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The Collegian

The Student News Site of Tarrant County College

The Collegian

The Student News Site of Tarrant County College

The Collegian

Only an idiot would walk out on Our Idiot Brother

Miranda (Elizabeth Banks), Ned (Paul Rudd) and Liz (Emily Mortimer) watch their sister Natalie (Zooey Deschanel) perform at a comedy club. Ned, the idiot, is the only one laughing. Photo courtesy Weinstein Company
Miranda (Elizabeth Banks), Ned (Paul Rudd) and Liz (Emily Mortimer) watch their sister Natalie (Zooey Deschanel) perform at a comedy club. Ned, the idiot, is the only one laughing. Photo courtesy Weinstein Company
Miranda (Elizabeth Banks), Ned (Paul Rudd) and Liz (Emily Mortimer) watch their sister Natalie (Zooey Deschanel) perform at a comedy club. Ned, the idiot, is the only one laughing. Photo courtesy Weinstein Company
Miranda (Elizabeth Banks), Ned (Paul Rudd) and Liz (Emily Mortimer) watch their sister Natalie (Zooey Deschanel) perform at a comedy club. Ned, the idiot, is the only one laughing. Photo courtesy Weinstein Company

By Joshua Knopp/managing editor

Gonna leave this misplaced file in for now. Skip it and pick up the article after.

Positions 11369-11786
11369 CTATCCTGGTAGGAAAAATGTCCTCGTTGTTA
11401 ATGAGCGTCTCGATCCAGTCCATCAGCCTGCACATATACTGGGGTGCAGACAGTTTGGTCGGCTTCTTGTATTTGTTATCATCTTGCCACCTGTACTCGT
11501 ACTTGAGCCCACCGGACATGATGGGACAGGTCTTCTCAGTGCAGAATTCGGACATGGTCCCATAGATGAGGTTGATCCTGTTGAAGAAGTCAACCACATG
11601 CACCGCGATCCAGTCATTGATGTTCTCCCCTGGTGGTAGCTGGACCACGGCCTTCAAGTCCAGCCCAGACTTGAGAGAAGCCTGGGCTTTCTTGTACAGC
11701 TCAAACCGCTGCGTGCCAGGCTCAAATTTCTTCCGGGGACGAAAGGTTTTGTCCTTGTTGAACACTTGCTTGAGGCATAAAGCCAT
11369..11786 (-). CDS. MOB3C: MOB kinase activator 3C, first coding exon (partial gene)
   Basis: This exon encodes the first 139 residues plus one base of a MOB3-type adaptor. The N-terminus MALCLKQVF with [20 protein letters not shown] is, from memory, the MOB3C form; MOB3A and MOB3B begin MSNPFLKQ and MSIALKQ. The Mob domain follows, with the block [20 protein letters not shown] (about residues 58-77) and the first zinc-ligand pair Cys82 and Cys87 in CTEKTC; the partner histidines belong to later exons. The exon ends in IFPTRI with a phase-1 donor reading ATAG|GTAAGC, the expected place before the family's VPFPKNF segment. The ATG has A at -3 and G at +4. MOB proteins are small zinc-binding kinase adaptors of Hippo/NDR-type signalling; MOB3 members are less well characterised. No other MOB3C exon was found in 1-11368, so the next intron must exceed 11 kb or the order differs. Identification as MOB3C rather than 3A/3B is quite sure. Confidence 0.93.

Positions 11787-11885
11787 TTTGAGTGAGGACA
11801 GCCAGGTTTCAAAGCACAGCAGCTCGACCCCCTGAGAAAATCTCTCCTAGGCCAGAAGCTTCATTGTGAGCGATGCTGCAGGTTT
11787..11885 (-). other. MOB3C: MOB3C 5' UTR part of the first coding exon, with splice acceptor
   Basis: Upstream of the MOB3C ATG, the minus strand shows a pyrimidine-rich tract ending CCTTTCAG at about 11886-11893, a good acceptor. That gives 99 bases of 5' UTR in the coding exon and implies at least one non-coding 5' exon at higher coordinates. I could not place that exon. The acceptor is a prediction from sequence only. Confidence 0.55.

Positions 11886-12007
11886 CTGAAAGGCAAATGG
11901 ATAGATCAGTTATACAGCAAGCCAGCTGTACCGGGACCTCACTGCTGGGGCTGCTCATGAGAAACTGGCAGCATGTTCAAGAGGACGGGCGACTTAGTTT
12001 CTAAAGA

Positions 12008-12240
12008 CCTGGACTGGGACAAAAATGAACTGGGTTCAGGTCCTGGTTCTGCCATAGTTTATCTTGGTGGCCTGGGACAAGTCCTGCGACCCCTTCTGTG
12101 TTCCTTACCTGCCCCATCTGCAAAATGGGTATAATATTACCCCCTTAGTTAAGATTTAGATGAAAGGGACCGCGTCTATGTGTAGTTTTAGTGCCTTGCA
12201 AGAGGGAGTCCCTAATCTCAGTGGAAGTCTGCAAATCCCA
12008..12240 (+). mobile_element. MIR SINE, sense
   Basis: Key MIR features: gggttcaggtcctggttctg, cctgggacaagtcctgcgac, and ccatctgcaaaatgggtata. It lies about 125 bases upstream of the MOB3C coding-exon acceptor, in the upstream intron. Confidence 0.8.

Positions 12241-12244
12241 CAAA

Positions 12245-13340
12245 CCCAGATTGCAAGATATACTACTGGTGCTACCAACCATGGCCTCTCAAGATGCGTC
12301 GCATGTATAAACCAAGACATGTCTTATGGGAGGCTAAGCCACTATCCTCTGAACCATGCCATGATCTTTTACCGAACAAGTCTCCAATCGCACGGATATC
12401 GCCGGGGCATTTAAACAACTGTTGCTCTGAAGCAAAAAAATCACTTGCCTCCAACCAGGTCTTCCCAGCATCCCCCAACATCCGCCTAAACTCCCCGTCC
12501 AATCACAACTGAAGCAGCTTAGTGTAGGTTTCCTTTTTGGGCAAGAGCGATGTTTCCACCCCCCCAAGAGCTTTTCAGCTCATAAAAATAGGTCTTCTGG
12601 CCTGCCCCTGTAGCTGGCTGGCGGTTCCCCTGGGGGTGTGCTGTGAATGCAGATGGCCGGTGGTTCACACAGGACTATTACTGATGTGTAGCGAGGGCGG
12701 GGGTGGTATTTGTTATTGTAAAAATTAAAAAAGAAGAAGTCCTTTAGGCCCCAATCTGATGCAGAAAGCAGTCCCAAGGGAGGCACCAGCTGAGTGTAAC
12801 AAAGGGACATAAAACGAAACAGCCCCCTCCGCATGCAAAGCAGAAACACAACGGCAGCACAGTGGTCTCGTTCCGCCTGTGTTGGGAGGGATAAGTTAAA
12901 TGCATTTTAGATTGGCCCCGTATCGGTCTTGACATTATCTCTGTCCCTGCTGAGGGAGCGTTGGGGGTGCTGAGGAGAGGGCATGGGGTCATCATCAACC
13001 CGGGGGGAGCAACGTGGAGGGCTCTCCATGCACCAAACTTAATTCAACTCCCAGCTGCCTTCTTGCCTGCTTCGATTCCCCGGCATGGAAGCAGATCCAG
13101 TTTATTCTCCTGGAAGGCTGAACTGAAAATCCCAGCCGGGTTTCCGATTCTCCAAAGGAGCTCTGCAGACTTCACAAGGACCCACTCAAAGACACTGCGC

Sometimes all a movie needs to be is fun.

In Our Idiot Brother, Ned (Paul Rudd), who is an idiot, gets out of prison for selling marijuana to a uniformed cop, and his girlfriend before he went in (Kathryn Hahn) won’t let him return to the house. He spends three weeks with his sisters Liz (Emily Mortimer), Miranda (Elizabeth Banks) and Natalie (Zooey Deschanel). His moronic antics force them to face their issues with infidelity and dishonesty. 

The storylines are fantastically interwoven. The film follows Rudd throughout, and in doing so tells his sister’s stories indirectly. Because Rudd is the main character and the film focuses on his contributions to each predicament, it can tell three separate stories without veering off topic.

It’s surprising how funny the film is, even when grounded around Rudd’s unassuming performance. His character can be described as a pylon, and if the producers could train a literal pylon to memorize lines and smoke dope, it could have been close. That’s not to say Rudd’s performance was bad. It was quite good, but the role required a smile and little else.

And make no mistake, Our Idiot Brother is funny. The humor runs through the script and isn’t reliant on punch lines or slapstick. This type of comedy is difficult to create and is another credit to the script, penned by Evgenia Peretz and David Schisgall.

A problem may arise when audiences begin to peter out. The style of comedy is such that moments of uproarious laughter in a crowd become moments of quiet, limited enjoyment when alone.

While the movie is fantastically written and performed, it isn’t meant to be remembered for long.

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